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While policy decisions from the White House have been vague or difficult to follow, the new statement on the enforcement of federal drug laws is pretty clear: The Department of Justice will ignore state laws that decriminalize marijuana.
While this does not come as much of a surprise – especially after Senator Jeff Sessions was confirmed as the U.S. Attorney General – the clarity of the announcement seals the deal.
The announcement was made in a press conference with White House press secretary Sean Spicer. When asked about how the federal government would handle the enforcement of federal drug law, Spicer said, “I do believe you will see greater enforcement of it.”
Despite there being no scientific evidence to support it, Spicer went on to say that the change in policy was because of the heroin and opioid epidemic.
“When you see something like the opioid addition crisis blossoming in so many states around the country, the last thing we should be doing is encouraging people,” Spicer stated. “There is still a federal law that we need to abide by when it comes to recreational marijuana and drugs of that nature.”
Whether the change in policy is actually because of the increase in deaths after opioid overdoses or because of Senator Sessions’ longstanding advocacy against marijuana is unclear. Claiming that marijuana use is somehow responsible for heroin deaths is flimsy, at best.
However, Spicer was careful to distinguish recreational marijuana from medicinal marijuana. President Donald Trump has long been supportive of medical marijuana, and seems intent on allowing states to make their own decision on that front.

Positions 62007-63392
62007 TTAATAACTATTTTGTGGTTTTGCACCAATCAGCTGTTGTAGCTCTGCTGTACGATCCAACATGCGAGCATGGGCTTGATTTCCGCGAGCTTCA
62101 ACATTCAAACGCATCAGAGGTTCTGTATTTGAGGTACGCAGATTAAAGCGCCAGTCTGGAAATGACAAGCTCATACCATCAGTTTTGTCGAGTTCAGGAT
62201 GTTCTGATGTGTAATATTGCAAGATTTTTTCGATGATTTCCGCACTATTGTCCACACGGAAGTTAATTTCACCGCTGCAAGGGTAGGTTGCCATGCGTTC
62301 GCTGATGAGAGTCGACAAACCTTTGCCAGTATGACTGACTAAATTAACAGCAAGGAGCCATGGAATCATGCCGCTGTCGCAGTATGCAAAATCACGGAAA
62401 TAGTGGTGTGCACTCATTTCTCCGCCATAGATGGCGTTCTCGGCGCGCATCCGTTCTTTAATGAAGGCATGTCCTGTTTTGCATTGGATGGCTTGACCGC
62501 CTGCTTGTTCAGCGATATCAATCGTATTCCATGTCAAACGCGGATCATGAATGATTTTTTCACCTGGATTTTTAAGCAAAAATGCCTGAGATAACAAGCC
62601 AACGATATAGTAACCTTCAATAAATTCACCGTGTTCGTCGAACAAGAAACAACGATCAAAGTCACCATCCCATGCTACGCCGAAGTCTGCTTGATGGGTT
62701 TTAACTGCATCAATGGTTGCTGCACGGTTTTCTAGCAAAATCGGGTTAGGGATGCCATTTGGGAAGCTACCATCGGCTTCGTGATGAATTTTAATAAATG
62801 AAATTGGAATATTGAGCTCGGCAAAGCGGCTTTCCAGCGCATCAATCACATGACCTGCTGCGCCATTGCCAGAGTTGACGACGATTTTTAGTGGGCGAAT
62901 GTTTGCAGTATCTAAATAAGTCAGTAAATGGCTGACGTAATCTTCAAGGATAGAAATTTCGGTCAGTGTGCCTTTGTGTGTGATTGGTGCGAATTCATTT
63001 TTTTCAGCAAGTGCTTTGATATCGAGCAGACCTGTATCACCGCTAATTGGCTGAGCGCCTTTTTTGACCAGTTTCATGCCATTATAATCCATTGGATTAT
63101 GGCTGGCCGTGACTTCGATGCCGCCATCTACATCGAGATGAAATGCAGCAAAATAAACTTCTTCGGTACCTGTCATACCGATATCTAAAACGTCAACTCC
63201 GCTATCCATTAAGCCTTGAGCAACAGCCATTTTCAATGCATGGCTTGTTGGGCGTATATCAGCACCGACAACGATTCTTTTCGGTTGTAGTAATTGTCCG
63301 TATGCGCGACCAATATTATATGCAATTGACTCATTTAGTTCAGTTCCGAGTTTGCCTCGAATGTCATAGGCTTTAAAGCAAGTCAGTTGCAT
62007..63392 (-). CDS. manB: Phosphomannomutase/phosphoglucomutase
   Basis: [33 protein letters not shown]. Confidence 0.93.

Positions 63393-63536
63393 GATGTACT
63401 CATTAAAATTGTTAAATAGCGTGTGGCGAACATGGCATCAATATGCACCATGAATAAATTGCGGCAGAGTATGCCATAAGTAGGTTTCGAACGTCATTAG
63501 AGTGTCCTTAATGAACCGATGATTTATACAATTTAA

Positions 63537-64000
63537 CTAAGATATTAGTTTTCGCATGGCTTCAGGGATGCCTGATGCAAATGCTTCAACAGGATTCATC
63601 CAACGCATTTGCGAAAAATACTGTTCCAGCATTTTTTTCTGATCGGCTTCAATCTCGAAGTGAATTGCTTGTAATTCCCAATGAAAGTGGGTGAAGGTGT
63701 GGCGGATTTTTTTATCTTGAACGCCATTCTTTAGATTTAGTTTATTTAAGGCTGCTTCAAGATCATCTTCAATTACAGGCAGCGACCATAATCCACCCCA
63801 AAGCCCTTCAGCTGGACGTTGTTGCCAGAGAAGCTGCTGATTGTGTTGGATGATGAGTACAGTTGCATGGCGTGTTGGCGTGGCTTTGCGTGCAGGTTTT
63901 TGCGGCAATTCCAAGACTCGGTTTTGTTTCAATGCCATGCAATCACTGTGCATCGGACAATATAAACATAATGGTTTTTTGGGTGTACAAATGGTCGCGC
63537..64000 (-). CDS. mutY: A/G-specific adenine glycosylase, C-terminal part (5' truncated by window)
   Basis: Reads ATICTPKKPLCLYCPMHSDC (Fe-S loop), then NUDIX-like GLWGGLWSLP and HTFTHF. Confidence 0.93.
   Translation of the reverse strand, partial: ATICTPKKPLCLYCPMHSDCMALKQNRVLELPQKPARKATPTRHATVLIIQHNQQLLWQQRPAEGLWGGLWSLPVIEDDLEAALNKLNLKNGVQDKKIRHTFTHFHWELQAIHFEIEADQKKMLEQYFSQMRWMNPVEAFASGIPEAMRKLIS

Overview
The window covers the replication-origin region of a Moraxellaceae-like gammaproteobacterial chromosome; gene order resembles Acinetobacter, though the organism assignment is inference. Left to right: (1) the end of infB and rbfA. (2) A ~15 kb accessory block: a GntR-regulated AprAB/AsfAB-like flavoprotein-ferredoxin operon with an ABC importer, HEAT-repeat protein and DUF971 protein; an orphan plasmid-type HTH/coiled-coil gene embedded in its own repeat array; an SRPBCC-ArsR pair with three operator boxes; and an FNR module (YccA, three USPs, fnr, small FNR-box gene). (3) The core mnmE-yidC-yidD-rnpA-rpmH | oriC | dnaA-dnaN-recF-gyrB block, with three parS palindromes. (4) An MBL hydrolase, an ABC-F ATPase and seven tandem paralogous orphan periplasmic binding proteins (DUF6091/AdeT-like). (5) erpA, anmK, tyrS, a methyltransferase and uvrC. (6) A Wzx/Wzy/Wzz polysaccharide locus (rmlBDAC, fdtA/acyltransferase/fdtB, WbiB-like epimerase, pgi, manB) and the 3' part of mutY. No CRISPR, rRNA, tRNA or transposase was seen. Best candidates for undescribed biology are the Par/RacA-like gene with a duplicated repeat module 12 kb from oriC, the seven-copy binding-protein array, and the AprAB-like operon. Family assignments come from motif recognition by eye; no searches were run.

Instead, it’s just recreational use that the Department of Justice is focusing on.
Nevertheless, that doesn’t mean that people in Maine won’t notice a difference.
Recently, the Department of Justice had given states more or less free rein to make their own decisions on marijuana. Many states, including Maine, passed medical marijuana laws, while several decriminalized recreational pot, as well.
The new stance, though, is that the federal government is done letting states make their own choice.
The result will be an increased federal presence in the enforcement of drug crimes. In the past few years, this had been almost exclusively done by states.
This new enforcement policy from the top of the federal government is worrisome. When federal agencies get involved in state issues, the sheer amount of resources that can be deployed by law enforcement can really shake things up. Additionally, federal criminal drug laws are significantly worse than state drug laws, which should concern all citizens who smoke marijuana recreationally.
Criminal defense attorney William T. Bly knows this, and will fight for both your rights and interests, in and out of court, if you’ve been federally charged with a drug crime in Maine. Contact his law office online or at (207) 571-8146 to get the legal help you need.
If you are facing criminal charges in Maine, the attorneys at The Maine Criminal Defense Group are here to help. Call our office to speak with
one of our team members, who will discuss your case with you and set up a consultation with one of our attorneys
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